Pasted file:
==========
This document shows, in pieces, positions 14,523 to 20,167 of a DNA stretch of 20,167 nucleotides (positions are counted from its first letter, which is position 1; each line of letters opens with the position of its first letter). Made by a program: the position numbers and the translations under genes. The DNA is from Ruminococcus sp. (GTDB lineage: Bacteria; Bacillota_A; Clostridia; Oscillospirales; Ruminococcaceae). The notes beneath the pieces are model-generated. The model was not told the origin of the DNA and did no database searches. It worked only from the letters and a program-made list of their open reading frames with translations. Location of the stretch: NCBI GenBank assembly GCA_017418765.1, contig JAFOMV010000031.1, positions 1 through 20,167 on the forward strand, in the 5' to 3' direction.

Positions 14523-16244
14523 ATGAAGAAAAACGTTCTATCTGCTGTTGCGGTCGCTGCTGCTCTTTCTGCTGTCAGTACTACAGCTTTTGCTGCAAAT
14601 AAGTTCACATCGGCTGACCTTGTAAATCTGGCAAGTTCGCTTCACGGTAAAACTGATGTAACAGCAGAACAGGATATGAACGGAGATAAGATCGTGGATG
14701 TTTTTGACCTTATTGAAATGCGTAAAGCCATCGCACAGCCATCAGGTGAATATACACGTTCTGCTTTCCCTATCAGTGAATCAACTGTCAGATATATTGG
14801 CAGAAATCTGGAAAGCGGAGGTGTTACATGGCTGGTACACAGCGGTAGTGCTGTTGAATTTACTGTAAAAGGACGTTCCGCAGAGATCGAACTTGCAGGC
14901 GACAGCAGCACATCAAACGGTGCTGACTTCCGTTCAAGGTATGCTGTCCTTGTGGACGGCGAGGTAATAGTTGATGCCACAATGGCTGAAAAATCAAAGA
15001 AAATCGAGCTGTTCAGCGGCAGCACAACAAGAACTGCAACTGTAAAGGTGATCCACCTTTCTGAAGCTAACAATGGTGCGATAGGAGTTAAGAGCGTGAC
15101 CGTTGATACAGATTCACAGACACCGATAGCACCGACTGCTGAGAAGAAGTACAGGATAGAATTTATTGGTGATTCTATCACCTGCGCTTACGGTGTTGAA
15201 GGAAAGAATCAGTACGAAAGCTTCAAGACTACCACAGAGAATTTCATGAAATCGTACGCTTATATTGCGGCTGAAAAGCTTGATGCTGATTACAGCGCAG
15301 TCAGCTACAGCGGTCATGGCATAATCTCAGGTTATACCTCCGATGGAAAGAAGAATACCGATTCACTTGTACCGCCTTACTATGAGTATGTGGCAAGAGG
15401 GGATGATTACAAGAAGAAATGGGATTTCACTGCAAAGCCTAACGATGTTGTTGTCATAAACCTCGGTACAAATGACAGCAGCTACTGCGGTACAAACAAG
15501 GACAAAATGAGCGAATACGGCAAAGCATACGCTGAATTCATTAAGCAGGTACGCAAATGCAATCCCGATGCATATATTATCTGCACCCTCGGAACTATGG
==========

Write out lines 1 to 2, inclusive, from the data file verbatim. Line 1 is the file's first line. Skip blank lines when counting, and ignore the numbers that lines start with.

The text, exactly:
This document shows, in pieces, positions 14,523 to 20,167 of a DNA stretch of 20,167 nucleotides (positions are counted from its first letter, which is position 1; each line of letters opens with the position of its first letter). Made by a program: the position numbers and the translations under genes. The DNA is from Ruminococcus sp. (GTDB lineage: Bacteria; Bacillota_A; Clostridia; Oscillospirales; Ruminococcaceae). The notes beneath the pieces are model-generated. The model was not told the origin of the DNA and did no database searches. It worked only from the letters and a program-made list of their open reading frames with translations. Location of the stretch: NCBI GenBank assembly GCA_017418765.1, contig JAFOMV010000031.1, positions 1 through 20,167 on the forward strand, in the 5' to 3' direction.

Positions 14523-16244